Hamley Receives NSF Graduate Research Fellowship

Kit Hamley

Catherine (Kit) Hamley, a graduate student under School of Biology and Ecology professor, Jacquelyn Gill, has been awarded a National Science Foundation Graduate Research Fellowship to continue her research in Quaternary studies while pursuing a doctorate degree through the Ecology and Environmental Sciences Program. Hamley’s work to date has focused on the Falkland Islands where she studies an extinct, endemic fox, called the warrah. Little is known about the human history of the islands, as well as how the warrah made their way to the isolate oceanic islands. Hamley examines the charcoal record taken from peat cores, combining archaeological techniques in conjunction with paleoecological techniques, to investigate arrival times of both the warrah and humans to the islands.

Kit HamleyThe data collected by Hamley is used to assess what sort of impact precolonial humans may have had on the landscape through the use of fire and to help understand the impacts that both introductions and extinctions have on island ecosystems. She will continue to research human-environmental interactions through time for her PhD.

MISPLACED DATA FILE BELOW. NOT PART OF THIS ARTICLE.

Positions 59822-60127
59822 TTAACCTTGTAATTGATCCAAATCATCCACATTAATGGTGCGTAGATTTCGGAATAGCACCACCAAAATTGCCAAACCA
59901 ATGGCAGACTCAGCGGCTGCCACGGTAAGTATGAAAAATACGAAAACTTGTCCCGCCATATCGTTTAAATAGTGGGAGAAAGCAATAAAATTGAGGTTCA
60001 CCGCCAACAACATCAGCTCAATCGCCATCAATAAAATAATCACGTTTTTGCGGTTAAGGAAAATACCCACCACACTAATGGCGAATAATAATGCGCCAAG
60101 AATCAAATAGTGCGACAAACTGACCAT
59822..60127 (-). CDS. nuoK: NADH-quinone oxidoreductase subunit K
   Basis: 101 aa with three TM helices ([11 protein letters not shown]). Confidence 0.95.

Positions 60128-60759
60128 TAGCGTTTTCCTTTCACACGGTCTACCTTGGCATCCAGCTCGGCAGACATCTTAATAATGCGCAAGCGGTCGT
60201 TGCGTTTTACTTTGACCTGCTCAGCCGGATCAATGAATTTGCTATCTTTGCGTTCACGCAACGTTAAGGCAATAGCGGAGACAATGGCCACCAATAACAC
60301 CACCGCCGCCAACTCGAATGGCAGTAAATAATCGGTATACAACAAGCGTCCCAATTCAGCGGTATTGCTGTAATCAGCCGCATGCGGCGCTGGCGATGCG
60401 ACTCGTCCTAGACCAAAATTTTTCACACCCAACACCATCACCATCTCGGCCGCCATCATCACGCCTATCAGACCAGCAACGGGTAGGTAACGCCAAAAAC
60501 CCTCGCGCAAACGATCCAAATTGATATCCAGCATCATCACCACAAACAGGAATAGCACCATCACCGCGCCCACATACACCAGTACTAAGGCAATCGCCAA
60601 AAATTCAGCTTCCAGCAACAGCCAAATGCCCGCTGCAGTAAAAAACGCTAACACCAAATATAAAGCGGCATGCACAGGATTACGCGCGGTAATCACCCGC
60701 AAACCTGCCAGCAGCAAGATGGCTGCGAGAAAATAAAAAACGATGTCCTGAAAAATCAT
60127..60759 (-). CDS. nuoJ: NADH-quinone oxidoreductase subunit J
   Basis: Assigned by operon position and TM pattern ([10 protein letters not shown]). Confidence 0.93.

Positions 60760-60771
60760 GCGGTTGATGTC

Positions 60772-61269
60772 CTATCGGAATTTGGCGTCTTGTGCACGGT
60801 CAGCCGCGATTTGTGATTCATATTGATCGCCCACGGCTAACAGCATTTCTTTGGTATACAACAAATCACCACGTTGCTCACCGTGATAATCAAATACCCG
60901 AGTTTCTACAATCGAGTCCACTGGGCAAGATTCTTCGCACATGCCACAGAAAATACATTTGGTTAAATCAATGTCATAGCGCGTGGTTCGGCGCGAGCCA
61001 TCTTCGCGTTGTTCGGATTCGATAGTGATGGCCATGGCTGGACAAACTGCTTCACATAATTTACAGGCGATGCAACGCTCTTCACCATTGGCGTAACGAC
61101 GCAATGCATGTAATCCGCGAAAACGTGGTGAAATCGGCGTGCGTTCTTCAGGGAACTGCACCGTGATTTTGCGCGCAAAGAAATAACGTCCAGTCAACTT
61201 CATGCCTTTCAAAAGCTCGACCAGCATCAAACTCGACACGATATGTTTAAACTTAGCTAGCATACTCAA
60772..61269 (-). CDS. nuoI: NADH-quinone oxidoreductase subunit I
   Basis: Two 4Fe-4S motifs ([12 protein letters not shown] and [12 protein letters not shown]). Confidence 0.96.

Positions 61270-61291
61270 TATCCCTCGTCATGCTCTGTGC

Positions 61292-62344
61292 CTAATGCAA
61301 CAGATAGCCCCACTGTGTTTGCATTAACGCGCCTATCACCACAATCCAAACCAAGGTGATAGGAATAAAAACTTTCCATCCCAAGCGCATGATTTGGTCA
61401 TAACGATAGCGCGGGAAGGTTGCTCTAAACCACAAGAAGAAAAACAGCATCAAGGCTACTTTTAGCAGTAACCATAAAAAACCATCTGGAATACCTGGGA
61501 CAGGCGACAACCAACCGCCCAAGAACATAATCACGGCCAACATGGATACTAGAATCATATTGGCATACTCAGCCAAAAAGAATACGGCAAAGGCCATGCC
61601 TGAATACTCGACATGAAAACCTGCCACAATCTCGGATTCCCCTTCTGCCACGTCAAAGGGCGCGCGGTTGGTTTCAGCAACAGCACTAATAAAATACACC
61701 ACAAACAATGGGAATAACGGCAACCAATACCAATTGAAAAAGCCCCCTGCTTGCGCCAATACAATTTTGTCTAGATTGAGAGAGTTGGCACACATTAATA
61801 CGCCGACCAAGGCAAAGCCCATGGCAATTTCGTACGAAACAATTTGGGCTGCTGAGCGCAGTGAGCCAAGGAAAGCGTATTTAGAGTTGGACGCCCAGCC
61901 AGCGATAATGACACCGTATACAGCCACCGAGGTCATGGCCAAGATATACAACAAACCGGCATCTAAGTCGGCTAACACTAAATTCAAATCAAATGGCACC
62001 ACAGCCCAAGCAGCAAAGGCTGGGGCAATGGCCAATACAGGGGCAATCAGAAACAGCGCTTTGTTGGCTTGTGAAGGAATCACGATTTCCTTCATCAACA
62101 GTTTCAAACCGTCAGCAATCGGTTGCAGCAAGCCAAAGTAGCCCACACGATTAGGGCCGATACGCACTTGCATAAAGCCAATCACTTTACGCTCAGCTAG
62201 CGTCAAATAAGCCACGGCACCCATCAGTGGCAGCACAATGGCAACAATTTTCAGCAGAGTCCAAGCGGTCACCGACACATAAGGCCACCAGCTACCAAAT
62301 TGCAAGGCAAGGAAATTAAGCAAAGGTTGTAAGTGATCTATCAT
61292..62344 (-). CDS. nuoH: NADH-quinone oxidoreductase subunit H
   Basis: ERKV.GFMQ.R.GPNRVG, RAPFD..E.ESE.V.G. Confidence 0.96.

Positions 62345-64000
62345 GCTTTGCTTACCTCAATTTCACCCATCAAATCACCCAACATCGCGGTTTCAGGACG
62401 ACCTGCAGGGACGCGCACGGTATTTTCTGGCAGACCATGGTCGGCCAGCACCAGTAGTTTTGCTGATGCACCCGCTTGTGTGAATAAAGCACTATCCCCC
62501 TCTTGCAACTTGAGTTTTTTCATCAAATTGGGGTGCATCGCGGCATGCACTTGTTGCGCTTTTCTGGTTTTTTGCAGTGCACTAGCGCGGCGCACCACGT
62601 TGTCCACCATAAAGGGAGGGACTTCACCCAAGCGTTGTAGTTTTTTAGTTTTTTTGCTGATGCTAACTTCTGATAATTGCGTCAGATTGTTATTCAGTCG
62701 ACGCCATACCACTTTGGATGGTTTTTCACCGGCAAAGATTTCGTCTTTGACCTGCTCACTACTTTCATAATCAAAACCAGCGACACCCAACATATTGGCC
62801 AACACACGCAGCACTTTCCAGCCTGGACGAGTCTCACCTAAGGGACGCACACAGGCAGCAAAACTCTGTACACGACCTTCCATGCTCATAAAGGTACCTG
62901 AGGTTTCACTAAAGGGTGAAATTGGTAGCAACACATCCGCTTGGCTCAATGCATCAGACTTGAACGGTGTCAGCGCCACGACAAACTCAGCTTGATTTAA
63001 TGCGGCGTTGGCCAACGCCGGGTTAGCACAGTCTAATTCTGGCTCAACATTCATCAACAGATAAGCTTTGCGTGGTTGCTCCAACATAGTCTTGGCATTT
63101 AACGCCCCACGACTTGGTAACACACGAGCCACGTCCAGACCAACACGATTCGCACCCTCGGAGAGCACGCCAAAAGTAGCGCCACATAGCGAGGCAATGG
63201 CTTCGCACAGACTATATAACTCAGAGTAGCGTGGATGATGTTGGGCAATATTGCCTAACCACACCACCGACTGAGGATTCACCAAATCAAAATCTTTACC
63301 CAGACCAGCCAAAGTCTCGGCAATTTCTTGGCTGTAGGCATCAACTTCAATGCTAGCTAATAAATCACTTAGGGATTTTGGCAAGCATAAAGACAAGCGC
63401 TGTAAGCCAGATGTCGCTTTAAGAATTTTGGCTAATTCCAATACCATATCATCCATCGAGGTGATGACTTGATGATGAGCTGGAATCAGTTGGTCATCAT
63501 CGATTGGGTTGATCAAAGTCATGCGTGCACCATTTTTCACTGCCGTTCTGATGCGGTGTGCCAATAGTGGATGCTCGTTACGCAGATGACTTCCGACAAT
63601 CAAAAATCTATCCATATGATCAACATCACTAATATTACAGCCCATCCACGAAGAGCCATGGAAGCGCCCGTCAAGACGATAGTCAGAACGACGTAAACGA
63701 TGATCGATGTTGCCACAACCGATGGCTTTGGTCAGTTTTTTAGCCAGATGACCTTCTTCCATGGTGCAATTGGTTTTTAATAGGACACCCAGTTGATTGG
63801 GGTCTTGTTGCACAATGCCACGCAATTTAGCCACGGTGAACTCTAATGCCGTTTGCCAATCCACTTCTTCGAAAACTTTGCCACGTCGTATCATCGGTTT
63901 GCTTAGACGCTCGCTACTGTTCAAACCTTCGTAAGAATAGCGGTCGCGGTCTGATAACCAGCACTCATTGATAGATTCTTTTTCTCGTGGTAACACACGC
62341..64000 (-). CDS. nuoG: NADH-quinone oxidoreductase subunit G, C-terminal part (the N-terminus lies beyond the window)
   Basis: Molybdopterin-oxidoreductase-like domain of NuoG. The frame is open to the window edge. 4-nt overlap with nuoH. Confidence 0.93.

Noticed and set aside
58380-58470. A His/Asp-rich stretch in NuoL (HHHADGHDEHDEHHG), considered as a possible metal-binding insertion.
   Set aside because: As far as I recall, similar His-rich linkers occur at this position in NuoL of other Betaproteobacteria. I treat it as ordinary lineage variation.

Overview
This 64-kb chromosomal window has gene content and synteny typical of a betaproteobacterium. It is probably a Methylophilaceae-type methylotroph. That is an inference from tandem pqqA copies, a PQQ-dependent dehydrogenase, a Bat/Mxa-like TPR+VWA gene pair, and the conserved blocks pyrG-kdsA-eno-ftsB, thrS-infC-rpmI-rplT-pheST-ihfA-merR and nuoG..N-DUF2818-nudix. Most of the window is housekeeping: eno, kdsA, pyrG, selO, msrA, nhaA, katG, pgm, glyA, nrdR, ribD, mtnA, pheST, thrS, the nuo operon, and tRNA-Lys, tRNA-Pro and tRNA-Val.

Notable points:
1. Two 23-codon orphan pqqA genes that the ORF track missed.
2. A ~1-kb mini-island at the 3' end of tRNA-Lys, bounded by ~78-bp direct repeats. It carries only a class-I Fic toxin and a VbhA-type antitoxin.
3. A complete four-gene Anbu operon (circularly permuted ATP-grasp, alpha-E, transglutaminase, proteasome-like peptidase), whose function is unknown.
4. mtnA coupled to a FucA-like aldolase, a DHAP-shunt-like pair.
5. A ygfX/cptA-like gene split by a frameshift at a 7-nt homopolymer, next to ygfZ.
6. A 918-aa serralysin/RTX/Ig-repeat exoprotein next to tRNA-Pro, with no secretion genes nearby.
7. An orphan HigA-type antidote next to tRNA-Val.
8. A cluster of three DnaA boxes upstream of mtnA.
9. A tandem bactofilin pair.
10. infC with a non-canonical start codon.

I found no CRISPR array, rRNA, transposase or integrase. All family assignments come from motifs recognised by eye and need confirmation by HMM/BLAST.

The NSF Graduate Research Fellowship Program (GRFP) supports outstanding graduate students in science, technology, engineering, and mathematics (STEM) and STEM education fields by providing three years of support for graduate education. The program intends to help ensure vitality and diversity of the scientific and engineering workforce of the United States. Out of more than 17,000 applicants, Hamley is one of 2,000 students who received a fellowship, given to those who demonstrate potential for significant research achievements in STEM and STEM education.

Congratulations to Kit Hamley!